Phi Kappa Sigma earns colonization

The group is on its way to gaining official fraternity status.

Pledge Josh Adrian listens to Phi Kappa Sigma alumni brothers share stories during the chapter’s colonization ceremony on Saturday.

Pledge Josh Adrian listens to Phi Kappa Sigma alumni brothers share stories during the chapter’s colonization ceremony on Saturday.

Sarah Nienaber

The path to becoming a fraternity isnâÄôt quick.

For Phi Kappa Sigma, however, earning its colonization Saturday gets it one step closer.

The process, which usually takes about two years, began last spring for Phi Kappa Sigma, fraternity President Kevin Groenjes said.

The international chapter had been looking to restart a branch at the University of Minnesota after all Phi Kappa Sigma chapters folded as throngs of members were drafted into service in 1943 as the U.S. ramped up its involvement in World War II. Many returned to their respective campuses at the end of the war, but the group itself didnâÄôt return, said Doug Opicka, grand alpha of the international chapter.

Phi Kappa Sigma saw the University as a good place to start a chapter, because the Midwest is home to the largest concentration of chapters for the organization, Opicka said.

The UniversityâÄôs chapter, until Saturday, operated as an interest group in an exploratory phase during which the international chapter determined whether there was enough interest on campus.

In a ceremony Saturday, the group received its official colonization, and itâÄôs now recognized by the international branch.

To get there, the group had to submit biographies and academic information for all proposed members, meant to ensure the group meets the standards of the international chapter.

Phi Kappa Sigma is now vying for its charter with the international chapter.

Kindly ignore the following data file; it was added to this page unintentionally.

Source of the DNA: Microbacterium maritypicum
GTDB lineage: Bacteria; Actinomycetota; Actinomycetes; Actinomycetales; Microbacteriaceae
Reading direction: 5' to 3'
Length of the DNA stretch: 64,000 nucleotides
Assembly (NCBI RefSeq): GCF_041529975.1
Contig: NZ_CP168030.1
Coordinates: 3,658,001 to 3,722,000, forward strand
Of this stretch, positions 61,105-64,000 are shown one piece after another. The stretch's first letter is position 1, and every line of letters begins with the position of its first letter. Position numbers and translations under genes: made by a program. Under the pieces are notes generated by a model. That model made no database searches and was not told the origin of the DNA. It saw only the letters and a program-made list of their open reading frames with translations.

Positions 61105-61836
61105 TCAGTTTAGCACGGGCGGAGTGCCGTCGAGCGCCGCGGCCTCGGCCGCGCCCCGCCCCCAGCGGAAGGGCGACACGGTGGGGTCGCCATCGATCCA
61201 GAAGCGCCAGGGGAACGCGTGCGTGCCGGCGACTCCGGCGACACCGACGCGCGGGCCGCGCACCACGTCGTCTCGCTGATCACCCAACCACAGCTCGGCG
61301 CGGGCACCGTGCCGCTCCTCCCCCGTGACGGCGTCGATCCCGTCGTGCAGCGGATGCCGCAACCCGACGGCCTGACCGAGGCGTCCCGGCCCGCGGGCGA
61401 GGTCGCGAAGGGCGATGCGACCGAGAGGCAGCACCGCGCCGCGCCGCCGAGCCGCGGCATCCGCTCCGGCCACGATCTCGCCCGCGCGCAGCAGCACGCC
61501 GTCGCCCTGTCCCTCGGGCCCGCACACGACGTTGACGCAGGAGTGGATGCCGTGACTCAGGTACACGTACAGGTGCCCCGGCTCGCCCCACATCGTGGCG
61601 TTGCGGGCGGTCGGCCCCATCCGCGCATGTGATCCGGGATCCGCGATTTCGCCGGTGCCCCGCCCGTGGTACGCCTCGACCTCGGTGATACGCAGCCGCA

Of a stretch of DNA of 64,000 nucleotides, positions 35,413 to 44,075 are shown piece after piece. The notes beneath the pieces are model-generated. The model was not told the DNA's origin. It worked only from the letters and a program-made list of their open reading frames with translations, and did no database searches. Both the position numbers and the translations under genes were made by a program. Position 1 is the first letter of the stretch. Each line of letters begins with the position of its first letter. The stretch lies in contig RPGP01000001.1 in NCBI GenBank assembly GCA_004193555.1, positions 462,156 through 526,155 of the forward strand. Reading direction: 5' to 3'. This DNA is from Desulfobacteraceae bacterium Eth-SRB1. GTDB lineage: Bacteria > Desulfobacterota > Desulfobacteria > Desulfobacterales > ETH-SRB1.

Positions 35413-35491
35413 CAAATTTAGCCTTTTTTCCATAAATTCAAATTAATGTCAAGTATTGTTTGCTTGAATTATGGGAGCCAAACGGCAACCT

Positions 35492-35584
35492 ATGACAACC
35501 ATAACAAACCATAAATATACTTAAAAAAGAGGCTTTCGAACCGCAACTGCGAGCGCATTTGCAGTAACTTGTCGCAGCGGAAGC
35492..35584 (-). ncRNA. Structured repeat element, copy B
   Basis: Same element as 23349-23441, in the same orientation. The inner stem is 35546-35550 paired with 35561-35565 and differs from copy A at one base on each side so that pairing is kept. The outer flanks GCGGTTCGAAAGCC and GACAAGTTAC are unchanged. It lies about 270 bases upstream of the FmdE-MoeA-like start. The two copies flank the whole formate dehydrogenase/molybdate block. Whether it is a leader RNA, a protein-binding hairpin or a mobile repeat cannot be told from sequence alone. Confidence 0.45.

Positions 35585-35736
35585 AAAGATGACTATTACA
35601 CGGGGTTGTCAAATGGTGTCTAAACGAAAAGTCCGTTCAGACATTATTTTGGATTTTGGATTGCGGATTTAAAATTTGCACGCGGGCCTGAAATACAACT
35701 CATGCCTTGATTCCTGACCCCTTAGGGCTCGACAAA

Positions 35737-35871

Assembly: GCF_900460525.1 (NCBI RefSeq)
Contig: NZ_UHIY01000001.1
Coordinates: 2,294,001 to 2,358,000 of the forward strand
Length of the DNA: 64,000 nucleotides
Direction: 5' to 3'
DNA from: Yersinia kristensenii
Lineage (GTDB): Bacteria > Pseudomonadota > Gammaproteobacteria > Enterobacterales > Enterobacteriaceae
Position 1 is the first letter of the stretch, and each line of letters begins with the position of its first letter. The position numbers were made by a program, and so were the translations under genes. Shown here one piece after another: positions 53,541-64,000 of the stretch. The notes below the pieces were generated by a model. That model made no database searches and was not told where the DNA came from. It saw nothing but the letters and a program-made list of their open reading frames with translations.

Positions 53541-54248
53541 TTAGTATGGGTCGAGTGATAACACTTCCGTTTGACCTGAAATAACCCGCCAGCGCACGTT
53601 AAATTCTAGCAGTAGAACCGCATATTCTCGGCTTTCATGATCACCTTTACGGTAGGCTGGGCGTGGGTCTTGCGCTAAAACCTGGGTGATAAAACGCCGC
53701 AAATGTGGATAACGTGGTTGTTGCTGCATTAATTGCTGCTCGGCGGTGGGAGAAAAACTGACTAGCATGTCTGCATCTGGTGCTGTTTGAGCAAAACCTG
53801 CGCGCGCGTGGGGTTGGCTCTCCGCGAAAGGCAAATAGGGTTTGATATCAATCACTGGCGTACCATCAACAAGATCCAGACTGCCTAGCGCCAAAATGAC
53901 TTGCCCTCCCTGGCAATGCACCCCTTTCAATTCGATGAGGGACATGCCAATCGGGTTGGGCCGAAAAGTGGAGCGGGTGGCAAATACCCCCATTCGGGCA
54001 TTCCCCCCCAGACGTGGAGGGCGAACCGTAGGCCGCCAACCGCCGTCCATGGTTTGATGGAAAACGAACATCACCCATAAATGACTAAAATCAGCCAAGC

Earning the charter involves learning the history and expectations of the organization, Opicka said.

The newly recognized fraternity must also work to establish a foundation with bank accounts, philanthropy, getting involved in the campus greek system and getting the word out, Opicka said.

Phi Kappa Sigma is an opportunity for those who either saw what happened this fall or heard the stereotypes of fraternities to start something different, Office for Fraternity and Sorority Life Director Chad Ellsworth said. He said people who want to aspire to a higher quality have a “neat opportunity.”

The group of 25 is looking to surpass 35 members, the average membership of current fraternities on campus, Groenjes said.

“Anytime that a group comes in and can recruit a good number of guys, like Phi Kappa Sigma has done, it certainly shows that thereâÄôs interest in new and different organizations that arenâÄôt here,” Ellsworth said.

A long-term goal for Phi Kappa Sigma is to create more unity in the greek community. Members have been working on this by reaching out to other fraternities and sororities on campus, Groenjes said.

ThereâÄôs a status quo among fraternities now thatâÄôs easy to “get lost” in, and joining Phi Kappa Sigma is a way to work toward changing that, said political science freshman Nate Schwab. He said he likes how when the group meets, members look at “how things are done now and how we can do things differently.”